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Providing International Science Advice: Challenges and Checklists

science advice UK Europe

Scientists, engineers, technologists, and medical practitioners are frequently asked by overseas governments and institutions to provide their expert opinion.1 While such advice is sometimes remunerated and involves a legal contract, quite often it is offered gratis. This article focuses on a particular aspect of science advice: namely when foreign governments or institutions request science advice informally (i.e. without a contract). In such instances, we argue there are advantages in developing a code of conduct that reflects best practice, sets standards, outlines expectations, and manages risks. Such a concept inevitably raises questions such as, what particular elements might be included and what role, if any, would be played by a country’s foreign or diplomatic service? To answer these questions we must consider the parameters of such advice, why science advice is requested, who needs it, and the many challenges in providing this advice across borders.

What Constitutes Science Advice?

Science advice takes many forms.  It may, for example, be purely technical, regulatory, or deliberative; informal or follow from an inter-governmental meeting. It may be required at short notice in crises and emergencies, or be designed for longer-horizon planning. Science advice can correspondingly be aimed at addressing a single focussed issue or a far broader set of topics. The advice can be enlisted to inform a discussion or to fulfill a specific legal duty such as a bilateral treaty obligation or an international statutory requirement for a United Nations agency.

A core related question involves whether a given scientific challenge area is characterized by an enduring evidence base, with a solid literature, or if the evidence is incomplete or contradictory. In the latter case, caveats are likely to be needed, perhaps consisting of a set of outcome probabilities or a balance sheet describing the potential merits and risks of the various options.

Who Needs Science Advice?

Governments often seek advice to help address societal and economic issues. As such, science advice may contribute to long-term domestic planning in areas such as infrastructure investment (e.g., water, energy, food production) and development of population-wide skills (including investment in higher-education and research capabilities). In such scenarios, social science advice is playing an increasing role.2 Advice may also be needed to address short-term and acute challenges such as emergencies1 (accidents and natural hazards), conflict resolution, and financial constraints. All these issues are complex and span many different disciplines.

For example, when the Zika virus emerged in 2015-2016, many nations sought to understand its potential impact on their present and future healthcare provision.3 For these nations’ foreign ministries, an immediate concern was to ensure travel advice was informed by the best science understanding available and to help facilitate access to that knowledge.

It is becoming increasingly common to request advice across borders since a state does not necessarily have the scientific or technical expertise for all problems and eventualities that arise within its own borders. Much depends upon the challenge at hand, however, because while some questions can be addressed simply, many demand a complex approach. Thus, no one person or group has a sufficiently deep understanding of the problem, and foresight of its potential outcomes to offer advice in isolation.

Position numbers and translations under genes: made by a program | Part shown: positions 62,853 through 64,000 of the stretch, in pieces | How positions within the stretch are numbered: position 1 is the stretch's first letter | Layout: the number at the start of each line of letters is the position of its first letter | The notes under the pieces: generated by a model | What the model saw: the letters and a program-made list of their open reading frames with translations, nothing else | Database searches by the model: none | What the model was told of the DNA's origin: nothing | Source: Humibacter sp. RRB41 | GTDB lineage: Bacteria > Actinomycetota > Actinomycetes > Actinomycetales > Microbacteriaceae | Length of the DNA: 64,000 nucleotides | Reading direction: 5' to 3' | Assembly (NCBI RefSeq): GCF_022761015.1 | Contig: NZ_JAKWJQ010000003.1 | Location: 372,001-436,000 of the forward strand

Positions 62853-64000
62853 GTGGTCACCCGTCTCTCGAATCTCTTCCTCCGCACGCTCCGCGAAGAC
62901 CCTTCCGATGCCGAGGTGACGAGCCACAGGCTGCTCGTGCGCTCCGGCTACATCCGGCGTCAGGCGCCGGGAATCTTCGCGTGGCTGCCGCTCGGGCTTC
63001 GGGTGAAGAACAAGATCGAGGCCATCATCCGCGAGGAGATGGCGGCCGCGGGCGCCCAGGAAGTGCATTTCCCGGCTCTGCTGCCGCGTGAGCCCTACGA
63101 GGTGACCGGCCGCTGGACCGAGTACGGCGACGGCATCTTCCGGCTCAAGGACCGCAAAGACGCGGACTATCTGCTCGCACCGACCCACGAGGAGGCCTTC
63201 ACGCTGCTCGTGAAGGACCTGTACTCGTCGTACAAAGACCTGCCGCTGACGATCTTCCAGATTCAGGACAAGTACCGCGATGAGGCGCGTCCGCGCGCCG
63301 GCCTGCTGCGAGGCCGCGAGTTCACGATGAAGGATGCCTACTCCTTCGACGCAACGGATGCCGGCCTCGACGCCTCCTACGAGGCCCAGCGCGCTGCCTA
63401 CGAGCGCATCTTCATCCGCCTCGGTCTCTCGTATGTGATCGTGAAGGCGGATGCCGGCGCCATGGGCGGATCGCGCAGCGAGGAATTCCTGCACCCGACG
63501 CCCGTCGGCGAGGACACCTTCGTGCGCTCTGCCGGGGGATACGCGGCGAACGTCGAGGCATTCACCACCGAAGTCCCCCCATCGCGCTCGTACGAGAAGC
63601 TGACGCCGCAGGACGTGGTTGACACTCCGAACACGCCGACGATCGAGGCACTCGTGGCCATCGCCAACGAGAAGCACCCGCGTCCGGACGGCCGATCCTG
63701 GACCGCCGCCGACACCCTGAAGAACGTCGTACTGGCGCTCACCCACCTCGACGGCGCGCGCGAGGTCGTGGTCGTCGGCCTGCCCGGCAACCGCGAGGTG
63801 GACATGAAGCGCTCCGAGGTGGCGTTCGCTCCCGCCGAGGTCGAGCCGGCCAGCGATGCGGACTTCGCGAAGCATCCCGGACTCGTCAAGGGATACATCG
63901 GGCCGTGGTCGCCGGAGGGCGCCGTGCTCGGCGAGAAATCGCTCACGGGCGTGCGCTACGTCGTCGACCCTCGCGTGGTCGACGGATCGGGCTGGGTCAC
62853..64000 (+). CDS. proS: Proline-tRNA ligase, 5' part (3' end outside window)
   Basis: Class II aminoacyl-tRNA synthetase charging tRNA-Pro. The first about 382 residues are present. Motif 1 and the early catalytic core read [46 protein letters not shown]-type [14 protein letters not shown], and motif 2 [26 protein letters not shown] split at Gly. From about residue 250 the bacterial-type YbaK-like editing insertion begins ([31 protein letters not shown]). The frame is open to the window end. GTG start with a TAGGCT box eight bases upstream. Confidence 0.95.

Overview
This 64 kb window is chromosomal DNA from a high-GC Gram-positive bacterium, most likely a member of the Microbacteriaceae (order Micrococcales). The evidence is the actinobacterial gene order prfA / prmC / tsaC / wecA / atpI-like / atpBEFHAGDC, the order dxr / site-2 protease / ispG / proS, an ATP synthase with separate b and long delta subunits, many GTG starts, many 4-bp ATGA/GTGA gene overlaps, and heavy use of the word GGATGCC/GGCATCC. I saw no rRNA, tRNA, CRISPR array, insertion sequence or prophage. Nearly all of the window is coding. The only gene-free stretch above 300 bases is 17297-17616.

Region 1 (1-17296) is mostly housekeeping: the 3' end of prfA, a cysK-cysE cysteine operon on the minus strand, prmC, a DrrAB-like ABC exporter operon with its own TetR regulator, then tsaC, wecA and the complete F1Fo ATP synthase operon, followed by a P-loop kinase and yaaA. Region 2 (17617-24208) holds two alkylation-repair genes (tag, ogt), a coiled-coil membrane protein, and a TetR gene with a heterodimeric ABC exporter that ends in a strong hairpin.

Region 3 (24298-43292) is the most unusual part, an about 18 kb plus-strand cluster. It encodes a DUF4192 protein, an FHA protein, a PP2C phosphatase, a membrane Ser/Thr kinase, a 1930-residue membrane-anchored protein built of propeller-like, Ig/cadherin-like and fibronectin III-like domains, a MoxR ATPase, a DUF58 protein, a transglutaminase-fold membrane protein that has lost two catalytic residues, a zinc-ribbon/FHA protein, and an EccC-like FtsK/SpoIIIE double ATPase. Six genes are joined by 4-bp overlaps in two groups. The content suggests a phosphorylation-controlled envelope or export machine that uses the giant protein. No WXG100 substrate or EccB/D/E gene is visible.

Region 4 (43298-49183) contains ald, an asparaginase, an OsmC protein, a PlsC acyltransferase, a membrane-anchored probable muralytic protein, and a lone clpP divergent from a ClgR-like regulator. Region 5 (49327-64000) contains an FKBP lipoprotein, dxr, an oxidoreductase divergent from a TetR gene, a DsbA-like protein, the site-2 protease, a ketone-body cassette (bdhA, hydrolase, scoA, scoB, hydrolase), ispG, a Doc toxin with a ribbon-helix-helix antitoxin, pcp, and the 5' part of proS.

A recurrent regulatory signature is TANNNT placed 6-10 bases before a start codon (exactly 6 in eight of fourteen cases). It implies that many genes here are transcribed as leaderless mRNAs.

At least as important, even when a state or institution believes it has access to appropriate expertise, is that people from across borders bring different perspectives, experiences, and ways of thinking.

In 2014, the Somerset Levels, in southwest England (land reclaimed many centuries ago), experienced extensive flooding.4 While the United Kingdom has considerable expertise in flood prevention engineering, its neighbors in the Netherlands are recognized as world leaders in the field. It therefore made sense for the UK to seek, and to be seen by the public as seeking, additional external expert advice. Thus, the UK Environment Agency brought in thirteen special Dutch water pumps to help divert water and lower river levels in the area.5 It is clear that advice can be particularly effective if provided by an international and internationally recognized expert group.  Nervousness towards such a group approach stems from the assumption that experts from diverse backgrounds and cultures may find formulating a consensus is itself a challenge.  However, scientists, especially within a discipline, share a common perspective and language, making this less problematic. Indeed, this is often reported as 'science for diplomacy’6, where science leads to improved political, social and economic links: that is, science builds diplomatic relations across borders.

Challenges in Providing Advice across Borders

Although there are clearly good reasons to engage in advice giving across borders, there are non-scientific challenges that need to be kept in mind.These challenges may take a number of forms. Here we identify six.

1. The advice giver must recognize and accept differences in values across borders and cultures. Advice on even the clearest technical issue, if placed in the wrong cultural context, will not be effective. Avoiding such an outcome may mean designating a cultural “translator” within the team to ensure material is delivered in a culturally sensitive way. Other times, simply acknowledging cultural differences or entering into a dialogue may be sufficient to avoid missteps—instead of going so far as to “translate,” or potentially mistranslate, content, especially considering that the recipient is probably the expert.

A good example of this is the debate over genetically modified (GM) crops which has played out very differently in the United States versus Europe. While voters in California rejected the labeling of GM food,7 a move also opposed by the American Association for the Advancement of Science,8 the European Union requires a stringent safety assessment before any genetically modified organism (GMO) is placed on the market.9